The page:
Hypertension can be caused by genetics, diet, tobacco use or weight gain. In these circumstances, a combination of lifestyle changes and medication can bring blood pressure numbers back into a normal range.
But what about when you’ve tried just about everything – losing weight, eliminating salt, throwing out your cigarettes, faithfully taking medications – and your blood pressure is still dangerously high?
That’s when it’s time to consider Renal Artery Disease (RAD) as a possible cause.
Your renal arteries branch from your abdominal aorta to your kidneys, supplying them with blood. Renal arteries are about 4-6 centimeters, or 2 inches, long and about 5-6 millimeters, about a quarter inch, in diameter. They sit just above your waist in your abdomen.
Just like peripheral artery disease (PAD), most cases of RAD are caused by atherosclerosis – plaque clogging the arteries. Plaque is formed when cholesterol, fat, calcium, cellular waste and fibrin, which your body uses in blood clotting, gather and adhere to artery walls.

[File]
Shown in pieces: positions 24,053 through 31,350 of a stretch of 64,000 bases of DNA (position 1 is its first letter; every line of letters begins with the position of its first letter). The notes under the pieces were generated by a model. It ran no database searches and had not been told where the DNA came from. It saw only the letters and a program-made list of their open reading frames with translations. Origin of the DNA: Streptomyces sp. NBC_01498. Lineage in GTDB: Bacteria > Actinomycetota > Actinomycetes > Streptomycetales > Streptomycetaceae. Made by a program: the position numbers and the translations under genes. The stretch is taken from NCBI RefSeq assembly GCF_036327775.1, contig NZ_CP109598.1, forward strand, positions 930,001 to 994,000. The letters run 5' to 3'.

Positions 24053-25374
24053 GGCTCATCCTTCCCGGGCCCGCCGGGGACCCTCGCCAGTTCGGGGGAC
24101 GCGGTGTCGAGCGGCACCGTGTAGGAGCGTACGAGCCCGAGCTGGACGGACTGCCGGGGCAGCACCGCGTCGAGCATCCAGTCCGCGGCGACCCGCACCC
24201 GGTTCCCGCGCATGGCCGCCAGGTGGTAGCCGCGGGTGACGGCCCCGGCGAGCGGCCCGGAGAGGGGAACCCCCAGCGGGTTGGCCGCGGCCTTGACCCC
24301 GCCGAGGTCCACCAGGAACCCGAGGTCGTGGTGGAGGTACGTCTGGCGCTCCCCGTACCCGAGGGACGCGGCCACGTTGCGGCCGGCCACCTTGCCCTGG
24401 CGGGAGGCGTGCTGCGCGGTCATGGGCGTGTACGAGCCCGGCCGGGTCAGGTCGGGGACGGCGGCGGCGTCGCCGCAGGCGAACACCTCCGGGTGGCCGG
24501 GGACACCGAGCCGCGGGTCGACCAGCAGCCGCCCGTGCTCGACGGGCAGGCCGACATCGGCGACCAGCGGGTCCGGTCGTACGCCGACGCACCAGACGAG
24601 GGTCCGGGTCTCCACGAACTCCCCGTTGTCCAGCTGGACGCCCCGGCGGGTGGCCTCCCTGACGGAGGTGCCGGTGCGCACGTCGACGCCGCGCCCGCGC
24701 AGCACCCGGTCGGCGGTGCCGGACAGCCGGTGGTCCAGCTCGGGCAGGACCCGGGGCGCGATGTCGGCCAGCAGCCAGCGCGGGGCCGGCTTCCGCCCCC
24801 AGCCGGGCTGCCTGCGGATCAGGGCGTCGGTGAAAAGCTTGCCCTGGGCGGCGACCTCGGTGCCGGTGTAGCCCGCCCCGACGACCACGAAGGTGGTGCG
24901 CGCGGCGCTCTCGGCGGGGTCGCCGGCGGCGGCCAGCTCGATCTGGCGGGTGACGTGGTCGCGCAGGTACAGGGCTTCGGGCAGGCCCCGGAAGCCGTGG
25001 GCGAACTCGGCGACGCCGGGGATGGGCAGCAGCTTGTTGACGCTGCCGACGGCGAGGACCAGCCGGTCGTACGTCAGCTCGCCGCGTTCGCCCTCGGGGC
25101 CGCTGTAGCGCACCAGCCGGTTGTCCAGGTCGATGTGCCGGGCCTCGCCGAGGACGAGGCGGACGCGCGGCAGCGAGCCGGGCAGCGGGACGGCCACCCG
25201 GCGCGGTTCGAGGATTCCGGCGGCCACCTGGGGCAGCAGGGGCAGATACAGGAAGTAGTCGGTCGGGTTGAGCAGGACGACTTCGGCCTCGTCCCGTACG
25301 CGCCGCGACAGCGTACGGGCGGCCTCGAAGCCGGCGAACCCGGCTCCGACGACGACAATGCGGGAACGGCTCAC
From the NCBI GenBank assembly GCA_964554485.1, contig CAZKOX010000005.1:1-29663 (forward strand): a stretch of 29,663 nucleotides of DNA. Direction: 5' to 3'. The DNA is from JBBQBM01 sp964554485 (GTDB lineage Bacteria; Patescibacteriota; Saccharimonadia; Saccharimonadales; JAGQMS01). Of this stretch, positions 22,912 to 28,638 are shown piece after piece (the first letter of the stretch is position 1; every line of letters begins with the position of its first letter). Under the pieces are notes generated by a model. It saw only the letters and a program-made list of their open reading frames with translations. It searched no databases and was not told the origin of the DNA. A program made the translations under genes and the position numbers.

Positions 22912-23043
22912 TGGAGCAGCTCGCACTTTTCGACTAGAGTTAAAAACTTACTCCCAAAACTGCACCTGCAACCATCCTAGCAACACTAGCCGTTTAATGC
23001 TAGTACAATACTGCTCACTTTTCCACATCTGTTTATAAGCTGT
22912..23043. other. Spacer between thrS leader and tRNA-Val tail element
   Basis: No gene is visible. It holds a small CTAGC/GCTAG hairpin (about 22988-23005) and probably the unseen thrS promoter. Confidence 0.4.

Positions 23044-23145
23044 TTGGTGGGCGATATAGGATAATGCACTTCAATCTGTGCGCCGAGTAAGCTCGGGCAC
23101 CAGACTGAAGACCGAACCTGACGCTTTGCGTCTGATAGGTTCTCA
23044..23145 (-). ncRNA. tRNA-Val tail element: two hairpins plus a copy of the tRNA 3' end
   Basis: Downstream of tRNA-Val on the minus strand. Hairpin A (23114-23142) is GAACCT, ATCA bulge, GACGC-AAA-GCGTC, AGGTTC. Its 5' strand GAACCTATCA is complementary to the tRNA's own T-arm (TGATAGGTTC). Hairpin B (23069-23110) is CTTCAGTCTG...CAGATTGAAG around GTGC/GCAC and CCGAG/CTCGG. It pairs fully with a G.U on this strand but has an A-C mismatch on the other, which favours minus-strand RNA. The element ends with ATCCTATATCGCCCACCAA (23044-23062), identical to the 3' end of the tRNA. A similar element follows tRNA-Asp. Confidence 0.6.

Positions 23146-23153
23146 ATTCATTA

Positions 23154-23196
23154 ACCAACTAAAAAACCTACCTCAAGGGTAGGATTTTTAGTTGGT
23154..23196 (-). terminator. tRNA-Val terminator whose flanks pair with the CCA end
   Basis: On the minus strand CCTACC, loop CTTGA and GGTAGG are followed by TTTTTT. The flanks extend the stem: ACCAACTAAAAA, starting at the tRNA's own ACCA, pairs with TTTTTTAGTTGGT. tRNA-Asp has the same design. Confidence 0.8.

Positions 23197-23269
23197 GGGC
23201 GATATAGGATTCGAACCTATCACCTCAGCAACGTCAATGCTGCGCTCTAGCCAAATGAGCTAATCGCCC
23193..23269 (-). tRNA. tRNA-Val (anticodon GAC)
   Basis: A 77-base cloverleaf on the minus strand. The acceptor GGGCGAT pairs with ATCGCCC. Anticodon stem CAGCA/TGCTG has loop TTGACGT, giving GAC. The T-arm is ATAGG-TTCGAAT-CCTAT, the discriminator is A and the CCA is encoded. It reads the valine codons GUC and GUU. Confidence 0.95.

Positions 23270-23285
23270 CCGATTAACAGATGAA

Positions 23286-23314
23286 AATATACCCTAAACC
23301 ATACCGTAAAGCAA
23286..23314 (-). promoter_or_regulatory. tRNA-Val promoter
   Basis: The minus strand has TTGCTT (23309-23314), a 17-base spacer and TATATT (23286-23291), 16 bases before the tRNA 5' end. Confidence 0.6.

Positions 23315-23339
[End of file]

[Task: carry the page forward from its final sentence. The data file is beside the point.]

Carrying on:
This causes atherosclerosis, a narrowing of the space within your arteries through which blood flows. When atherosclerosis narrows your renal arteries, your kidneys don’t get the oxygen they require to filter wastes. They have a difficult time secreting renin, a hormone which helps to regulate blood pressure.
Untreated RAD can result in kidney failure.
Symptoms of RAD include:
• High blood pressure beginning before 30 years of age
• High blood pressure beginning after 50 years of age
• High blood pressure that suddenly worsens, or suddenly begins
• High blood pressure that cannot be controlled with medication, diet, exercise or other lifestyle changes
Risk factors for RAD include:
• Over 50 years of age
• Tobacco use
• High cholesterol
• High blood pressure
• Family history of peripheral artery disease
• Family history of renal artery disease
• Neurofibromatosis, a genetic disorder that causes tumors to form in the brain, spinal cord and nerves.
Your Vascular Specialists medical professional will screen for RAD with an ultrasound, MRA, CTA, captopril renal scanning or angiogram, depending upon health history and physical condition.
Treatments for RAD include medication, renal angioplasty, surgery, endarterectomy or bypass, depending upon the severity of blockage.